Tiffany tortured the tuba for another hour. Sheila smiled, remembering five years of violin lessons her mother had forced her to take.
Her violin teacher had said hitting the first right note was like putting down a single stepping stone. The next right note was another stone. With practice, right notes would follow each other, like stones landing closer together. Soon enough notes played in a row would form a scale. Stepping stones would become a paved path. In time the notes would make a song. The path would widen to a road.
"How far you go depends on how many paving stones you place," Sheila's teacher had said. "Practice, my dear, practice paves the road to success."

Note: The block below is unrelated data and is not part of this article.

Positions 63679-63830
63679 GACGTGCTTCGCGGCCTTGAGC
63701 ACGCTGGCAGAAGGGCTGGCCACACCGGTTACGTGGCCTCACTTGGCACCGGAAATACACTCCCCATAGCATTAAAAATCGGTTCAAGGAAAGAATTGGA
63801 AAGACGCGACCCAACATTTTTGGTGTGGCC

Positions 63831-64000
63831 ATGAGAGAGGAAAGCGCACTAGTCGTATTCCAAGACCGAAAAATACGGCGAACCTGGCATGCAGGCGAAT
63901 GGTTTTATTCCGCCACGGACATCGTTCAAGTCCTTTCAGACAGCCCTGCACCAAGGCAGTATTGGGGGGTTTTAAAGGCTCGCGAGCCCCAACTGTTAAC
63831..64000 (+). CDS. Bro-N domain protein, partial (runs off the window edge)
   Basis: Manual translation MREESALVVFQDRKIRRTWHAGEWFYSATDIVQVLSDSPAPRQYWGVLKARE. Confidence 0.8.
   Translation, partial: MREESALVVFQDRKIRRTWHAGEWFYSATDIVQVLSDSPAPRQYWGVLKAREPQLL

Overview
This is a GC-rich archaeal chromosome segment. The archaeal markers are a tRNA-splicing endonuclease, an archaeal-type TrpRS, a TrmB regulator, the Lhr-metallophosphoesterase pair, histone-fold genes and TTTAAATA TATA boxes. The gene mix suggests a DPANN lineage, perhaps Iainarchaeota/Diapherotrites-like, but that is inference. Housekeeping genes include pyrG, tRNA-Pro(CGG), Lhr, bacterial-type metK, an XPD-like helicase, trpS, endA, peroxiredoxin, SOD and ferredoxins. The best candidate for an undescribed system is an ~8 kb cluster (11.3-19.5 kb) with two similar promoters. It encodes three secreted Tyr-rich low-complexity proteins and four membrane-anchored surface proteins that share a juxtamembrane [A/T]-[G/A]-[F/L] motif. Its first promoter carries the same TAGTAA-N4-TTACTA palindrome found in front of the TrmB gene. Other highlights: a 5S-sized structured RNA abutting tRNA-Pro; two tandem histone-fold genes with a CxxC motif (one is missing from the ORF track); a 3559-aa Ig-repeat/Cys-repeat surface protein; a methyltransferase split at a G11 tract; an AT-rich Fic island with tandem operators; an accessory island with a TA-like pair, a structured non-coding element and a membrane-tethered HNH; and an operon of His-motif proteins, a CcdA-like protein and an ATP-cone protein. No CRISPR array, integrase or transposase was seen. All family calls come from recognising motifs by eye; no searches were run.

Today I will remember the road to success starts out as stepping stones placed closer and closer together until they become a path, and finally a highway.
Mikey, Repulsive, and Repugnant (c) 2016 by Ken Montrose
Mikey, Repulsive, and Repugnant is a work of fiction. Any resemblance between the characters and anyone you might know is purely coincidental.
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